Enter the hypervisor—wasted overhead cycles because you’ve bought into virtualization. Everything has a cost, and don’t let anyone fool you—those resources are being used in housekeeping. It’s just that the average user is so non-demanding on their very powerful hardware, that they don’t notice in the least the extra overhead. HOWEVER, VMWare fusion, because it runs AFTER OS X is started, can’t use a type 1 hypervisor. It has to be type 2 with many more moving parts, so expectations were low. House of cards, and all that.

So, the type 2 hypervisor in VMWare Fusion for Mac OS X is kinda like the heavyweight overlording task of a virus checker. I mean—how do you write a virus checker? Something’s got to interrupt every potentially at-risk operation with elevated sufficient rights to investigate and scan it, and then let it continue if benign, or kill it if malevolent. Think how much overhead that must be. On tasks running with privileged access in memory—and with every read or write of a file.

Well, it’s not quite as bad with virtualization as it is with virus checkers, but I always fear it could be. Type 2 VMWare Workstation (the PC equivalent to Fusion) was even once used as a trick on me by a rotten sysadmin who never delivered hardware that I had ordered, but instead just gave me a login to a virtualized session that turned out to be a VMWare Workstation session running—maybe—on the hardware that I ordered, but which he intercepted and kept for himself.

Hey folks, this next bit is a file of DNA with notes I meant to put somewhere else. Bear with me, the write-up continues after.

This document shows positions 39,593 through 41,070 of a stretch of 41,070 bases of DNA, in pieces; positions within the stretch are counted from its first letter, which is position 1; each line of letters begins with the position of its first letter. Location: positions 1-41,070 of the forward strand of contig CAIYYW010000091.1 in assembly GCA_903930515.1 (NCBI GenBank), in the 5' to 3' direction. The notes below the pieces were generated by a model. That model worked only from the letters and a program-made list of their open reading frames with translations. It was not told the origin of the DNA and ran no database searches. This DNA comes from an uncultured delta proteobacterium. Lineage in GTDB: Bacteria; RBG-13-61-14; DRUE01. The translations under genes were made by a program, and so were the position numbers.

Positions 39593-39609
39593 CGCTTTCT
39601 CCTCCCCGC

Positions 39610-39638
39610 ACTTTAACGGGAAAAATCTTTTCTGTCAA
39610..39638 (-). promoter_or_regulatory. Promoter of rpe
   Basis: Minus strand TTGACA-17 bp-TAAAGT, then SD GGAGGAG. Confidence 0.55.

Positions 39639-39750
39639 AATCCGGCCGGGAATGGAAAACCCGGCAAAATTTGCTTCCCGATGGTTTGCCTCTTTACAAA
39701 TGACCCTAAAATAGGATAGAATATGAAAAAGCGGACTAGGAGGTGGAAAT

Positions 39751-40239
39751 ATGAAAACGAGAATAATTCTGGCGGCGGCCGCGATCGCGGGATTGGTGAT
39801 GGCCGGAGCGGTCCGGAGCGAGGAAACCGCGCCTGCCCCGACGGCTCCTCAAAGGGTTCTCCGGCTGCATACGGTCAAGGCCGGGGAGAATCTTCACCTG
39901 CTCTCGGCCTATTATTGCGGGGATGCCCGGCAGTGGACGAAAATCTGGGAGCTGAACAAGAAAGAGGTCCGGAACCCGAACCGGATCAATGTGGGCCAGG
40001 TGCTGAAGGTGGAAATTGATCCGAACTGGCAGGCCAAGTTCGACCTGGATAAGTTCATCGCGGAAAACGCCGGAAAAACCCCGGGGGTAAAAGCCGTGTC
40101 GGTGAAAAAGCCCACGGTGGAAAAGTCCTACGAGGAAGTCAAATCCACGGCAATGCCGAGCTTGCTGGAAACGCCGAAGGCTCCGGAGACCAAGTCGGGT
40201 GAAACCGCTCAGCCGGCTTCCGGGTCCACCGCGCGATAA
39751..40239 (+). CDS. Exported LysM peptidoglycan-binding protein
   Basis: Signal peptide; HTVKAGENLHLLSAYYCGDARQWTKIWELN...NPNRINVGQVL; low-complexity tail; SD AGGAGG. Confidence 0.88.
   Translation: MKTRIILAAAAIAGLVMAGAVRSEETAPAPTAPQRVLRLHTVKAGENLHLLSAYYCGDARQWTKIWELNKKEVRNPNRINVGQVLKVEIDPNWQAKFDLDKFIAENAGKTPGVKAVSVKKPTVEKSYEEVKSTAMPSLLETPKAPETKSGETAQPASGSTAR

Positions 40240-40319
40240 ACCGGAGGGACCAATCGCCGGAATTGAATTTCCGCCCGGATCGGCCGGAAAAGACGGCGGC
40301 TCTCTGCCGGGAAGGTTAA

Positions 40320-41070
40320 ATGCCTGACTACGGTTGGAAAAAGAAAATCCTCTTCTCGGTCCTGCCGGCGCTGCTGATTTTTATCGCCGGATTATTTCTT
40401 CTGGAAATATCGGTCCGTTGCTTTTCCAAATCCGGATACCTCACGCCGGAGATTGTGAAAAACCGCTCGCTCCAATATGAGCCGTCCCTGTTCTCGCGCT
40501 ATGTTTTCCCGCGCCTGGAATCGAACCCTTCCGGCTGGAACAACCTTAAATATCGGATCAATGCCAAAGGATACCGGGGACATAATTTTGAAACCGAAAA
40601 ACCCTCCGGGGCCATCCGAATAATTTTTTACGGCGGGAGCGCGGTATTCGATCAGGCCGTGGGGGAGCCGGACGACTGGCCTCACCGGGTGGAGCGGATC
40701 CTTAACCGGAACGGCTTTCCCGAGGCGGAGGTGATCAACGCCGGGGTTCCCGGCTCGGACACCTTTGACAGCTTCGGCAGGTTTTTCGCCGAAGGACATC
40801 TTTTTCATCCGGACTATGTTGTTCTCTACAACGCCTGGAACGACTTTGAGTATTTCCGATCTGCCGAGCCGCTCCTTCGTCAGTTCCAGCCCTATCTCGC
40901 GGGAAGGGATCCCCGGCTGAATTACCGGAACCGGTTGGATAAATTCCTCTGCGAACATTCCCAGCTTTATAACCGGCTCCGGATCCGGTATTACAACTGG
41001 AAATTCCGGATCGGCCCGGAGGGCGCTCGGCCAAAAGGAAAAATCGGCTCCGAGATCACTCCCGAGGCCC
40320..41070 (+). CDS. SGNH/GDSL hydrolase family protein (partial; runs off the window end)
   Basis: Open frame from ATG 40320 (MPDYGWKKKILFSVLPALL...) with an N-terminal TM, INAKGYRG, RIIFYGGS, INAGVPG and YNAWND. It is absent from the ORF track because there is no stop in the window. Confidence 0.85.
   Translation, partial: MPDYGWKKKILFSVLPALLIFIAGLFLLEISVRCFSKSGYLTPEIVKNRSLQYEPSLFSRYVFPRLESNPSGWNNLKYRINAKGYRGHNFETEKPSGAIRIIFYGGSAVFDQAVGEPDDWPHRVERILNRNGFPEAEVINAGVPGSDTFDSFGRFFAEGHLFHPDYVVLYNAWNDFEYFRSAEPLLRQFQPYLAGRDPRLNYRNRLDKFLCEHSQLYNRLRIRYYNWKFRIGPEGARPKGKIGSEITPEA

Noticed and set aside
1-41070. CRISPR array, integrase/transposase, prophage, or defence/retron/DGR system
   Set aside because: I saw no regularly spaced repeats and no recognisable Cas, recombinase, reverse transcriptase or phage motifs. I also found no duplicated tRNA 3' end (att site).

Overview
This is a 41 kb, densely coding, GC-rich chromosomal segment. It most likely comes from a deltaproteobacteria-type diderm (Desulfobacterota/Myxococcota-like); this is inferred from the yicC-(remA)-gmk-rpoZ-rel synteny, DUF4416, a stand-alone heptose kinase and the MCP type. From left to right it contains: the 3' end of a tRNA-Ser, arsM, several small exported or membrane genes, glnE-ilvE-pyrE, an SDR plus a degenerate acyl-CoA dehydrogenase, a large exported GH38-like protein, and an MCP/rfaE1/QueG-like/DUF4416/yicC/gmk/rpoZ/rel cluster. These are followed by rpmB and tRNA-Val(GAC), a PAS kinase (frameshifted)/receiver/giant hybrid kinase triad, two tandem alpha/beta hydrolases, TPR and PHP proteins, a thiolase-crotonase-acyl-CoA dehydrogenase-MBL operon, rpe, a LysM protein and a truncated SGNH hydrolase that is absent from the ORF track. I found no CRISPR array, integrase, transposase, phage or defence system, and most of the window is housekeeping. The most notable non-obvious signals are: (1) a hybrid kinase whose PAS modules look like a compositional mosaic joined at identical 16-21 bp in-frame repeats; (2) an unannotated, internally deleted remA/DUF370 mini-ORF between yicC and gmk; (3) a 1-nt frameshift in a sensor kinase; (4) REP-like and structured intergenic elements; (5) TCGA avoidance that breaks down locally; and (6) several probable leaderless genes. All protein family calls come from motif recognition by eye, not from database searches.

That stupid procurement abuse—which was severely corrected—made me forever suspicious of the ways of lording sysadmins, and particularly the performance of type-2 hypervised sessions—which tended to pop like soap bubbles in those days if you didn’t shell out $10K for the type-1 ESX product (which he didn’t). This all resulted in the soap-bubble hosted website nosediving in availability, until ultimately it hurt sales. So, I now equate type 2 virtualization as cheap, fragile soap bubble-like sessions and trickery.